The Jan Martense Schneck house is believed to be one of the oldest houses in New York City. The house was built by Dutch settler Jan Martense Schenck on land that he bought in 1675. The house is now installed within the Brooklyn Museum with additional bells and whistles added to the exhibit to reflect the time-period. None of the original furniture has survived and therefore the curators have used furniture that was common for affluent British and Dutch settlers of the time-period to fill up the rooms. The house has a two-room structure with a central chimney and an attic/upper floor that cannot be accessed by the public.

"The house originally stood in the town of Flatlands, one of six rural towns that were to become the borough of Brooklyn. Established under the Dutch colony of New Netherlands, which became the English colony of New York in 1664, Flatlands was first called New Amersfoort, after Amersfoort in the Netherlands. The area was originally inhabited by the Canarsie Indians."

Brooklyn Museum website

Map of the Interior

This map represents the interior of both rooms as it exists in the exhibit, with locations of specific objects within the space denoted by the numbers. The numbered objects are further visualized below through illustrations.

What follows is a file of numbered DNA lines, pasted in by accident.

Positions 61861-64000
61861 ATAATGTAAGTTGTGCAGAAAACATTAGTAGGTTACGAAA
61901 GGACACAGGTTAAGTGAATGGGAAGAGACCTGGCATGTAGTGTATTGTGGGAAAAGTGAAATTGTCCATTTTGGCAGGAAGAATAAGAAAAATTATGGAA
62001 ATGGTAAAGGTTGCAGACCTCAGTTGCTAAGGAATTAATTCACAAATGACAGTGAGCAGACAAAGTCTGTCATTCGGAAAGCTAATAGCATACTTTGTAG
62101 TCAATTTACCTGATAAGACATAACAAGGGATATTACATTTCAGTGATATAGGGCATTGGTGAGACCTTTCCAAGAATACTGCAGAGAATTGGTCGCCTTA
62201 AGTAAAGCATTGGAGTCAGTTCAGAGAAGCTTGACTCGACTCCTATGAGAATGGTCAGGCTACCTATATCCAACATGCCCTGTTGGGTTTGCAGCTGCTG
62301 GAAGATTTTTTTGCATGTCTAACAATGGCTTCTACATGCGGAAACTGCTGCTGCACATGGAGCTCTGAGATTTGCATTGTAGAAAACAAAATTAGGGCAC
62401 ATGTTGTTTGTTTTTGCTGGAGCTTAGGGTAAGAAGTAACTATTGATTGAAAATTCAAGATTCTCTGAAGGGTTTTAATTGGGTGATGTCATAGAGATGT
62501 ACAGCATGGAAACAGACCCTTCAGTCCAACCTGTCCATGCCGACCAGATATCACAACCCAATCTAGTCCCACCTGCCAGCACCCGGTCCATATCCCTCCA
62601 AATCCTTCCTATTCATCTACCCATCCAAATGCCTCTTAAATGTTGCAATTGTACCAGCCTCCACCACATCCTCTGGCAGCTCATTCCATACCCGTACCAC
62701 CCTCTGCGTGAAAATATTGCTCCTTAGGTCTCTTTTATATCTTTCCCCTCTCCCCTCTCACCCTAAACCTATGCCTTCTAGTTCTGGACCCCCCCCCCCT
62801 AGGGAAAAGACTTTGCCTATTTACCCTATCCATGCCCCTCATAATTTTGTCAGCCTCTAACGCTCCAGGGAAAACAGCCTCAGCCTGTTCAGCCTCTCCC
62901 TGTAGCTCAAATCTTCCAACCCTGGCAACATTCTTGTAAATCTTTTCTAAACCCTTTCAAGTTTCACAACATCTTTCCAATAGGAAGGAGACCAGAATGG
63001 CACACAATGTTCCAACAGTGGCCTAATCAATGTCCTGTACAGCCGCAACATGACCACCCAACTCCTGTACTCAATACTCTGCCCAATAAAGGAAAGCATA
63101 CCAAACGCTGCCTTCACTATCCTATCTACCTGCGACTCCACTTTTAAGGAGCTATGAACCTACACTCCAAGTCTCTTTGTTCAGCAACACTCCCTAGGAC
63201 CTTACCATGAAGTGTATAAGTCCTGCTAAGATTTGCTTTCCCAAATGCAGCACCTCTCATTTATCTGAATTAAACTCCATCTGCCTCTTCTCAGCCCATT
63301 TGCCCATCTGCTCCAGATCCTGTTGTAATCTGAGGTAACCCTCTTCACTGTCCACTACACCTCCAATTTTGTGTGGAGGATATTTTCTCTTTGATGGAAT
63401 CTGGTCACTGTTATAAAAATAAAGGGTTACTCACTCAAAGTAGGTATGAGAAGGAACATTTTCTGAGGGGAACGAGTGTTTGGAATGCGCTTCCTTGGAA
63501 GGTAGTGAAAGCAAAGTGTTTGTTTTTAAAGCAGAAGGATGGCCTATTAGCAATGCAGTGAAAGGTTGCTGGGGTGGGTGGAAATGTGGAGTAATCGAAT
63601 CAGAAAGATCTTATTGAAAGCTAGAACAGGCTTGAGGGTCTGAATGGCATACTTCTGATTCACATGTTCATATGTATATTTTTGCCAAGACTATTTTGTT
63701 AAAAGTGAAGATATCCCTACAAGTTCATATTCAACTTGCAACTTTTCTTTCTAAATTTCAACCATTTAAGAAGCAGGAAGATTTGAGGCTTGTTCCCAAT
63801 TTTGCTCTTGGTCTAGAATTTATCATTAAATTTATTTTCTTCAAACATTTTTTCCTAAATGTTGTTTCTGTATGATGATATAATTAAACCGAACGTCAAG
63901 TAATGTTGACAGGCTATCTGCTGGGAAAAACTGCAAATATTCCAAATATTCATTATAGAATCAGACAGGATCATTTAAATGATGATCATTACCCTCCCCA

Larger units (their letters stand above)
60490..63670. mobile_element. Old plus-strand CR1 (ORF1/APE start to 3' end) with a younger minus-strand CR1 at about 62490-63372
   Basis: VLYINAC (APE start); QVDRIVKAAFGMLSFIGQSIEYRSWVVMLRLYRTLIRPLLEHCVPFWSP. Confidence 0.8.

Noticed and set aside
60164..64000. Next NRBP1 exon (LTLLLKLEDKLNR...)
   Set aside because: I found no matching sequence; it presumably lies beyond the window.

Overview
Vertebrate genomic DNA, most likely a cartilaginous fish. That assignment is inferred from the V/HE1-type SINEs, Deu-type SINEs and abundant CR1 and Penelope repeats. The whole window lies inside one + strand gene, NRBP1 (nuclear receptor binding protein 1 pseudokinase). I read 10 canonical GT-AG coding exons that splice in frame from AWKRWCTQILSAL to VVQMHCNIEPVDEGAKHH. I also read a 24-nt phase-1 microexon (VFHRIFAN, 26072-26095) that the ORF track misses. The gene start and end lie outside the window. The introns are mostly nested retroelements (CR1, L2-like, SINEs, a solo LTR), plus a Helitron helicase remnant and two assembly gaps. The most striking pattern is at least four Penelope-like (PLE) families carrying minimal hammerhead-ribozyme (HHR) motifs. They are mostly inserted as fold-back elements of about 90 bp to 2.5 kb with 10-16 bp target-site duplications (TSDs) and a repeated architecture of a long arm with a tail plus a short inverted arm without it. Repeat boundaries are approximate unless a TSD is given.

Objects in the space

This is an illustrated catalog of specific objects within the space. They range from furniture, architectural elements and design motifs.

1. Semi-circular desk

2. Vintage book press

3. Exposed original brick wall exterior

4. Doorway and staircase

5. Lion emblem on cabinet door

Representation of objects as Icons

These are icons representing the various objects from the archive. The icons on the top row are logos depicting the object while the bottom row contains objects represented symbolically.

Sensory Diagram 1 - Wood % Diagram

This diagram represents the percentage of wood present in each of the objects, with the items towards the center being almost all wood and those further out being less woody.

Sensory Diagram 2 - Brownscale

This is an arrangement of the objects with respect to the brownness of their appearance

Creakiness mapping

This map denotes the creakiness of the floorboards at the specific steps taken by visitors when walking across the first room. Each visitor is denoted by their corresponding number marked with V. The 4 color scale represents the amount of noise made by the visitor on each particular step taken towards the door.